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[ A colorful print. This image contains several forms of geometric imagery. There are several patterns of squares, rectangles and lines creating a dynamic and abstract composition. ]

Eduardo Paolozzi

Similar remarks apply to Uranium 235 from General Dynamic F.U.N. , 1965 – 1970

Artwork Type: Prints
Medium: Photolithograph on paper
Dimensions: 15 x 10 in. (38.1 x 25.4 cm)
Accession #: 19800624.21
Credit: Collection of University Art Museum, University at Albany, State University of New York on behalf of University at Albany Foundation , Gift of Nicolo Pignatelli
Related Exhibitions:
When We Were Young: Rethinking Abstraction From The University At Albany Art Collections (1967-Present)
Affinities and Outliers: Highlights from the University at Albany Fine Art Collections
Object Label:
Eduardo Paolozzi’s prints defiantly merge popular culture and modern abstraction. Paolozzi, whose work was a forerunner to Pop Art and who was a participant in the 1956 exhibit This Is Tomorrow (Whitechapel Art Gallery, London), often credited as the first Pop Art exhibition, drew from popular sources verboten in the realms of fine art and high modern abstraction of his day. His colorful portfolio General Dynamic F.U.N., from which these abstract prints were selected, also includes an eclectic mix of imagery appropriated from advertisements, as well as pictures of famous actresses and bodybuilders. In these four pieces, Paolozzi investigates the geometry of a machine aesthetic and modern urban architecture. Some of the titles parody the utopian idealism of pre-World War II modern architects and artists. Similar to Andy Warhol’s screenprints, the purposeful messiness and slight misregistration of some of Paolozzi’s prints evoke the aesthetic of cheap commercial printing typically used for mass production of pop culture.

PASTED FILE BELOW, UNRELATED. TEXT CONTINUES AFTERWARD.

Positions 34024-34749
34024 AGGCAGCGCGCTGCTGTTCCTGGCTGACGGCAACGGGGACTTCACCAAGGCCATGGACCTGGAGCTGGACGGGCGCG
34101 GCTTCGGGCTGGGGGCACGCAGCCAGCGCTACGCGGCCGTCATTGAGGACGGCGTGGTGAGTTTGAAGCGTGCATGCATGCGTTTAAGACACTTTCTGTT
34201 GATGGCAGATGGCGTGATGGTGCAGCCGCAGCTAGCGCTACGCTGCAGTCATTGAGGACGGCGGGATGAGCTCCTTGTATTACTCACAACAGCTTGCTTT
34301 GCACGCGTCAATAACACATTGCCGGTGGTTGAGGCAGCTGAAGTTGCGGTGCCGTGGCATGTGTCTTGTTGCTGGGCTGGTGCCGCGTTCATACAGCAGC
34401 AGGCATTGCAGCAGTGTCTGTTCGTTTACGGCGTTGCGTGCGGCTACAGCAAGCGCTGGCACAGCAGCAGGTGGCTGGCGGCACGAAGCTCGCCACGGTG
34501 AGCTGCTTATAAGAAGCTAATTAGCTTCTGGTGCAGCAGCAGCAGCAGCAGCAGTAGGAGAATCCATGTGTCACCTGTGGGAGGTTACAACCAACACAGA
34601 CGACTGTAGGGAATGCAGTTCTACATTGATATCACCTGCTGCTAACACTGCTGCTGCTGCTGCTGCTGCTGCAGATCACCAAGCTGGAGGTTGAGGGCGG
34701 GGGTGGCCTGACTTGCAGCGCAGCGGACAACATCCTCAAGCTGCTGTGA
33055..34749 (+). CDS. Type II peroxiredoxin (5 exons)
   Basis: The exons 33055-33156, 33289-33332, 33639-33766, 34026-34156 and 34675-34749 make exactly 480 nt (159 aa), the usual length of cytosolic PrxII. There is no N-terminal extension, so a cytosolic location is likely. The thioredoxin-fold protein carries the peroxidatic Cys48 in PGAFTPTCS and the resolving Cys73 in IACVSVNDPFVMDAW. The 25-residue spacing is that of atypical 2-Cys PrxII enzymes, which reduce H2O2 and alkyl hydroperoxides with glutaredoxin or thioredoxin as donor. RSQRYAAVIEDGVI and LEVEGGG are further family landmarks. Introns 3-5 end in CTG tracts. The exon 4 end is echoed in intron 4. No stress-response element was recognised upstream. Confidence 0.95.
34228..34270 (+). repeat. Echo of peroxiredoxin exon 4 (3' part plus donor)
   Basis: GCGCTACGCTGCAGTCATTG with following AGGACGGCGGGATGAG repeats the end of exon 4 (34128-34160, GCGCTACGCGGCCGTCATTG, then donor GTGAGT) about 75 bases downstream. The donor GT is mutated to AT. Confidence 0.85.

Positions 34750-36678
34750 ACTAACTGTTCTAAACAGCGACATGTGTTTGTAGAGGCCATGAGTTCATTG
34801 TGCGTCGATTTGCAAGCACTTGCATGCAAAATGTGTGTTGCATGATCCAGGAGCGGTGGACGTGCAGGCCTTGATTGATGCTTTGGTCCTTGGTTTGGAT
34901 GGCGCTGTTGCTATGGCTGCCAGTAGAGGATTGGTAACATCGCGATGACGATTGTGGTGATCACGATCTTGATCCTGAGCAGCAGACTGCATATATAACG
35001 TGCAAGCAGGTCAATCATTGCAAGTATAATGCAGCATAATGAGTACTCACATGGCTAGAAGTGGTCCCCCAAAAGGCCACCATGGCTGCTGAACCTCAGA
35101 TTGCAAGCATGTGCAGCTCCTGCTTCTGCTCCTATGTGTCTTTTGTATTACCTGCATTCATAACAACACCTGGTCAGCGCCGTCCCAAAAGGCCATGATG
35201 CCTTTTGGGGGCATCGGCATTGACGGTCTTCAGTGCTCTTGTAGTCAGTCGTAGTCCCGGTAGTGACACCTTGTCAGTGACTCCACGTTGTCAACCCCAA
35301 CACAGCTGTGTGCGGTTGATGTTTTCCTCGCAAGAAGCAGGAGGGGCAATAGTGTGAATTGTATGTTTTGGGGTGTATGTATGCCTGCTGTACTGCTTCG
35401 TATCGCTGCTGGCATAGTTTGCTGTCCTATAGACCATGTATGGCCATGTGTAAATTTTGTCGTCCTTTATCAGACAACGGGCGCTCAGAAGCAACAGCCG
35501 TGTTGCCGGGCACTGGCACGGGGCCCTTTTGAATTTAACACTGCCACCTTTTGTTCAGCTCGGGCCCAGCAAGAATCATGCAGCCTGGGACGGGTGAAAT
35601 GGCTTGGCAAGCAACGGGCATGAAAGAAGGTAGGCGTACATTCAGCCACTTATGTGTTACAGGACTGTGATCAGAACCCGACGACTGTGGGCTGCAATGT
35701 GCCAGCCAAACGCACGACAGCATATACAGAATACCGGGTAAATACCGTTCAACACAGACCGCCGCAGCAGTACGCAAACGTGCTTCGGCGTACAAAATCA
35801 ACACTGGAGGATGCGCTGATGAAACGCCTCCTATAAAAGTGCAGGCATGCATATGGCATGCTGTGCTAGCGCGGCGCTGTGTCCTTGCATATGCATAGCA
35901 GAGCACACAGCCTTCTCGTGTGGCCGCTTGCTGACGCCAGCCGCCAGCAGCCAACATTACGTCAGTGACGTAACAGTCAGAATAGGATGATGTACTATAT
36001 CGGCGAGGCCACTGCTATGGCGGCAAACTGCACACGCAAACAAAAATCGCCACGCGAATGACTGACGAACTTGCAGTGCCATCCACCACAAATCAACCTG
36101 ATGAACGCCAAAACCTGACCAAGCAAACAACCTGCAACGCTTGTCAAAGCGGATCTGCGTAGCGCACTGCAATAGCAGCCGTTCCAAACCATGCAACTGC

When We Were Young: Rethinking Abstraction From The University At Albany Art Collections (1967-Present)

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